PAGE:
State lawmakers do not have it easy when it comes to figuring out how to regulate pot. Whether it is medical cannabis in Utah or recreational marijuana in New York, there is always the nagging issue of violating federal law. How hard should states fight against Washington and its current pot mandates? Opinions vary.
Virginia was the latest state to raise this question for NORML, the nation’s leading advocacy group for marijuana legalization. GOP lawmakers in Virginia recently killed a bill that would have offered state-legal marijuana businesses some measure of tax relief in terms of writing off business expenses. Why? The lawmakers have been evasive in their answers, but it is most likely due to conflicts between federal and state law.
Federal Taxes and Business Expenses
The federal tax code allows legitimate businesses to write off their expenses. This is to say that the costs of doing business are subtracted from total revenues so that businesses are only paying taxes on their profits. But there is a catch: a business deemed illegal under federal law isn’t eligible to write off its expenses. Thus, state-legal marijuana businesses pay taxes on their total revenues rather than just their profits.
Of course, this is with the understanding that they report their business activities to Washington. Some probably do while others do not. At any rate, the Virginia bill would have given marijuana businesses in the state the ability to write off their expenses for state tax purposes. Why would the legislature kill the bill?
Most states defer to federal tax code on multiple levels. For instance, they defer to federal regulations when it comes to determining what constitutes taxable income. It is just easier to follow the federal rules than need to come up with their own. In cases where states defer to federal rules regarding business expenses, adopting legislation contrary to those rules could inadvertently lead to taxpayers running afoul of federal law due to confusing state laws.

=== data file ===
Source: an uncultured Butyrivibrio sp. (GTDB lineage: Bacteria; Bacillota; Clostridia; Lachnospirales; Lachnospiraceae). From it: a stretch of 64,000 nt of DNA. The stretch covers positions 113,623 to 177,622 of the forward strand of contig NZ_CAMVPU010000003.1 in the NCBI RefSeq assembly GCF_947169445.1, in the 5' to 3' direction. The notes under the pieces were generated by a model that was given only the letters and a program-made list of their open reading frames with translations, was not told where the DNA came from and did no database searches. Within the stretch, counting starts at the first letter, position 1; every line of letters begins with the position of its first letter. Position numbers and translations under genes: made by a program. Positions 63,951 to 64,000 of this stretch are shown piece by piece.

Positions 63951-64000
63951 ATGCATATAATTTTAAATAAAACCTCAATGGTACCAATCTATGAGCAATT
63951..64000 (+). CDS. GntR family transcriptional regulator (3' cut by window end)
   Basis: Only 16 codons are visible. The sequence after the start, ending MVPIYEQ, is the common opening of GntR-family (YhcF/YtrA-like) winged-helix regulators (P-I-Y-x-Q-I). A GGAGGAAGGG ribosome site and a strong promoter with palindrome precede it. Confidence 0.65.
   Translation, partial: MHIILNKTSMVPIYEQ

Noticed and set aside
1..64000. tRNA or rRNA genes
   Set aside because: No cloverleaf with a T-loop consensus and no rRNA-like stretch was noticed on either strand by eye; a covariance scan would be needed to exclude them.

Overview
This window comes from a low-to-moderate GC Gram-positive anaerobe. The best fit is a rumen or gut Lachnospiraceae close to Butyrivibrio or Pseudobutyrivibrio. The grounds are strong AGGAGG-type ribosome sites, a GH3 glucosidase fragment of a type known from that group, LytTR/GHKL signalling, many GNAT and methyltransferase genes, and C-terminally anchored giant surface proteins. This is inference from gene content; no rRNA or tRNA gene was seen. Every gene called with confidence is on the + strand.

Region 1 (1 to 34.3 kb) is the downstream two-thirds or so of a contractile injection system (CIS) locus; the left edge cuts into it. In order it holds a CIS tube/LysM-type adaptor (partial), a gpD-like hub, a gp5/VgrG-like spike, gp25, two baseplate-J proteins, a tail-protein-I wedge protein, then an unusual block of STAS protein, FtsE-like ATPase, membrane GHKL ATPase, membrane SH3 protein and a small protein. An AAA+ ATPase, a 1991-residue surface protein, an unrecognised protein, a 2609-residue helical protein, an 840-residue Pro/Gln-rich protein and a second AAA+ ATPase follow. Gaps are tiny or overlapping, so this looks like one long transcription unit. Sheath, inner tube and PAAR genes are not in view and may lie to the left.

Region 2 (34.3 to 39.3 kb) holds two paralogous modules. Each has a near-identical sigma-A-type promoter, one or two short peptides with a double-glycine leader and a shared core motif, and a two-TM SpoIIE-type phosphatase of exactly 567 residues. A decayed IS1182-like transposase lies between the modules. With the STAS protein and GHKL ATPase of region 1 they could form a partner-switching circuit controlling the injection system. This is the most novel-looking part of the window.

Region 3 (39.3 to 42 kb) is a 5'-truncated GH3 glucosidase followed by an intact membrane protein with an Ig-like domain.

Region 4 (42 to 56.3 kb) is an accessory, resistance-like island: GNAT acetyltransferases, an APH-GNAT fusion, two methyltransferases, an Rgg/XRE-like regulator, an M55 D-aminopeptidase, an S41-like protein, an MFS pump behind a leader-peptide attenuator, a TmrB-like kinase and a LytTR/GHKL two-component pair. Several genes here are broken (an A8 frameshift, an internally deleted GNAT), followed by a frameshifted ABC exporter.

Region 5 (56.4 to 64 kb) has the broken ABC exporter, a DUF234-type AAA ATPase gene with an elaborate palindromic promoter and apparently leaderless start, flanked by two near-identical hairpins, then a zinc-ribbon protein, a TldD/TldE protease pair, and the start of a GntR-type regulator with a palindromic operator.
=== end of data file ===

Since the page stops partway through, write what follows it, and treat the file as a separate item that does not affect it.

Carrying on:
Already Thumbing Their Noses
NORML and other pot advocacy groups are understandingly frustrated when state lawmakers kill any bills that would advance their agenda. At the same time, advocacy groups fail to understand the precarious position states are in. More than three-dozen states with legal cannabis programs are already thumbing their noses at Washington. It is only because federal authorities have chosen to turn a blind eye that no action has been taken against them.
Lawmakers in Utah are very cognizant of that fact. According to the operators of Utah marijuana dispensary Beehive Farmacy, state lawmakers are intent on keeping their program medical-only. They are also committed to strictly regulating medical cannabis in Utah so as to avoid as many potential conflicts with Washington as possible.
About half the states with legal medical cannabis also allow recreational consumption. They have gone one step further in their fight against Washington, throwing the doors to pot consumption wide open. It is ironic that so many of these states firmly believe Washington should not tell them what to do, yet they turn around and strictly regulate marijuana businesses. What is good for the goose is apparently not good for the gander.
At the end of the day, we are left with the question of how hard states should fight against Washington on the pot issue. States choosing to fight hard enough generally get what they want anyway – at least where marijuana is concerned. But a successful pot fight could lead to a psychedelics fight. What comes next? How far will the states push the boundaries of their right to self-govern? Time will tell.